Not about religion, but…maybe.
In Sunday’s NYTimes Magazine, Michael Lewis pens a marvelous, beautifully written piece about his old high school baseball coach and changing times.
The changing times are, of course, parents who want their kids to be stars, but don’t want them to have to suffer or work for it.
Be careful if you’re a teacher and you read this piece: you might strain your neck nodding in agreement.
And it’s just so wonderfully written:
As the other team continued to erupt with joy, Fitz glanced at the runner on third base, a reedy fellow with an aspiring mustache, and said, ”Pick him off.” Then he walked off and left me all alone.
If Zeus had landed on the pitcher’s mound and issued the command, it would have had no greater effect. The chances of picking a man off third base are never good, and even worse in a close game, when everyone’s paying attention. But this was Fitz talking, and I can still recall, 30 years later, the sensation he created in me. I didn’t have words for it then, but I do now: I am about to show the world, and myself, what I can do.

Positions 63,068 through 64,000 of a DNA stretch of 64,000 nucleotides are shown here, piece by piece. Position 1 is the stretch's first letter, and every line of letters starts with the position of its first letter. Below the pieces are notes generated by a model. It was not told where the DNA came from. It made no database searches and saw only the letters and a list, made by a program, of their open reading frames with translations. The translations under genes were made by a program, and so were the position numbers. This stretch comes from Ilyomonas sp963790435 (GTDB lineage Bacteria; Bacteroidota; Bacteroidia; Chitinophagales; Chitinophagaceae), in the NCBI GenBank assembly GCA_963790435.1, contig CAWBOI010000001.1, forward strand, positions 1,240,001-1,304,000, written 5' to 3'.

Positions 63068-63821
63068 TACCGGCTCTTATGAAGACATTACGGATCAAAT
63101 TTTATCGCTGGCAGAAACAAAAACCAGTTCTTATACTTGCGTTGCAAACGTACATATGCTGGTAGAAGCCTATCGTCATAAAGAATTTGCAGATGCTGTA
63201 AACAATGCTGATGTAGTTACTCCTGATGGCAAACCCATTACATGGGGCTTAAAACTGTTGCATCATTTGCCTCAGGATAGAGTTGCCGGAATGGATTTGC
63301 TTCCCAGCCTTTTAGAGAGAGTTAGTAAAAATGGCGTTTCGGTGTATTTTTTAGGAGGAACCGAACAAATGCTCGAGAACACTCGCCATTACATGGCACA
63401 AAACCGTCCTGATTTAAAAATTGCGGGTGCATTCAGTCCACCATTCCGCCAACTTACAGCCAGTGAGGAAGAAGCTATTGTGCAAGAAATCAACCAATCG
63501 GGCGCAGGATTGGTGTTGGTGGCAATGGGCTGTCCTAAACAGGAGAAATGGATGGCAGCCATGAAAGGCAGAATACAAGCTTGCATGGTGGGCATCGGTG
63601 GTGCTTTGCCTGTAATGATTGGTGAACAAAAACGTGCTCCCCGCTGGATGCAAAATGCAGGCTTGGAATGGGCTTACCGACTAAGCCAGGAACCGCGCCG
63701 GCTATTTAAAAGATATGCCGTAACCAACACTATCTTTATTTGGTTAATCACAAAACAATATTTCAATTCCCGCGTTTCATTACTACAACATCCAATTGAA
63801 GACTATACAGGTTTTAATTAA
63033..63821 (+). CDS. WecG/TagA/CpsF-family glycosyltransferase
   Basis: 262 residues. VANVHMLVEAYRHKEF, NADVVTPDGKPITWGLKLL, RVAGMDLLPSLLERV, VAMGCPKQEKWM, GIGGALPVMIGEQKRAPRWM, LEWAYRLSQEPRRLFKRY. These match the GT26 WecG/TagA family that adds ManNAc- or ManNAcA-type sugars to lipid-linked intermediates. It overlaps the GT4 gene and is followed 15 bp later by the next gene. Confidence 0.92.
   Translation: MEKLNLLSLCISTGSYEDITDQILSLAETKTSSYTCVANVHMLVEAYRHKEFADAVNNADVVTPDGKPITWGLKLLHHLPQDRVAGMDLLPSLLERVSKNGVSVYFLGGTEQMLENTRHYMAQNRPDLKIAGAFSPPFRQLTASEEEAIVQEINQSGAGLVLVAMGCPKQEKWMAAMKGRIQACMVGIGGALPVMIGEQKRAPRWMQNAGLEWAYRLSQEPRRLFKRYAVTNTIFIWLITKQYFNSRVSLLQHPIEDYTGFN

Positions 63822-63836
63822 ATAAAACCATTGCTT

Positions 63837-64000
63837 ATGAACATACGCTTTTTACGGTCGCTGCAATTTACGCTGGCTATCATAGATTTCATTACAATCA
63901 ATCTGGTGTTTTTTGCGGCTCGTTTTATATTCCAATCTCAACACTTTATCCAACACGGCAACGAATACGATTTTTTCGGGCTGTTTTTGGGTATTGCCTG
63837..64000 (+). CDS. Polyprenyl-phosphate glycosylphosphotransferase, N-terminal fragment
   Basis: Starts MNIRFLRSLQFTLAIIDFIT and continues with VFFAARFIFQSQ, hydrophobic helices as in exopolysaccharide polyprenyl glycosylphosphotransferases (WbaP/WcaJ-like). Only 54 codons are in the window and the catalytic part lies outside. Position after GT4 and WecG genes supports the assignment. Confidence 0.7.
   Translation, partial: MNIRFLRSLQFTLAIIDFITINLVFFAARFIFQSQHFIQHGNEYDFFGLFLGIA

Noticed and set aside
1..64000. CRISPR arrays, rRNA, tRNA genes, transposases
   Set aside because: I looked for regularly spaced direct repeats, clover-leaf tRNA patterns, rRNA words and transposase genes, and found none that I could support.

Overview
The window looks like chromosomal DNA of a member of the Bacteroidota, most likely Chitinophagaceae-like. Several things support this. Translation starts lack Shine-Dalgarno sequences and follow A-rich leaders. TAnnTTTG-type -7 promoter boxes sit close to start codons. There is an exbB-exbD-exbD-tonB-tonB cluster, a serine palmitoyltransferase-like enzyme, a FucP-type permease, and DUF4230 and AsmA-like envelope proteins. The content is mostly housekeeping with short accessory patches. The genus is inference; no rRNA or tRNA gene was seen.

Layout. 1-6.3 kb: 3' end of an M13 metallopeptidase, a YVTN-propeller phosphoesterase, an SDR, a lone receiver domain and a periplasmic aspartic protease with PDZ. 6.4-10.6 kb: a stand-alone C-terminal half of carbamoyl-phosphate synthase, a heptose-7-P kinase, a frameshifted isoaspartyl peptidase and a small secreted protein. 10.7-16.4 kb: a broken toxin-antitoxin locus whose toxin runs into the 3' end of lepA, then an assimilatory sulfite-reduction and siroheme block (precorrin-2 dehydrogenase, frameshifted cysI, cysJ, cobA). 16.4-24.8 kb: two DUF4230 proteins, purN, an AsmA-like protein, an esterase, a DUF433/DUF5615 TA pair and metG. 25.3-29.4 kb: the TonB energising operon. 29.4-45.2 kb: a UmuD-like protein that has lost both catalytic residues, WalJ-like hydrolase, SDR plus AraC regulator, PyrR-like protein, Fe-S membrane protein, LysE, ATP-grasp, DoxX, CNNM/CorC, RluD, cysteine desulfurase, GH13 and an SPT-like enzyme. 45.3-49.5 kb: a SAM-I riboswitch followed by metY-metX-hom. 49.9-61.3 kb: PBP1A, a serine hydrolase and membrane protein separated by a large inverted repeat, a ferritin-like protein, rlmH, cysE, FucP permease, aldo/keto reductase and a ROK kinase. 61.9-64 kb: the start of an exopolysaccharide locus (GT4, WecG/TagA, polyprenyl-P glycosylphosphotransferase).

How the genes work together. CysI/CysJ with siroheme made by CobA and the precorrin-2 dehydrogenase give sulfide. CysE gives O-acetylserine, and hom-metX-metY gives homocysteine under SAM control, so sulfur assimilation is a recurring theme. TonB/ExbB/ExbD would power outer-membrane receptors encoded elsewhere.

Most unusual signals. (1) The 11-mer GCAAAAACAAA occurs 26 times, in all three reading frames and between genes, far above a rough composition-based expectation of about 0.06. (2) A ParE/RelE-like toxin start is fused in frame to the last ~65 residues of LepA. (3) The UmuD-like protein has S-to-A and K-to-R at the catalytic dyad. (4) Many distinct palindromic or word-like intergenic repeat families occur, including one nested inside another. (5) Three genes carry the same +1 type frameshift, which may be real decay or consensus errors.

At the time, this was a wholly novel thought for me. I’d spent the previous school year racking up C-minuses, picking fights with teachers and thinking up new ways to waste my time on earth. Worst of all, I had the most admirable, loving parents on whom I could plausibly blame nothing. What was wrong with me? I didn’t know. To say I was confused would be to put it kindly; ”inert” would be closer to the truth. In the three years before I met Coach Fitz, the only task for which I exhibited any enthusiasm was sneaking out of the house at 2 in the morning to rip hood ornaments off cars — you needed a hacksaw and two full nights to cut the winged medallion off a Bentley. Now this fantastically persuasive man was insisting, however improbably, that I might be some other kind of person. A hero.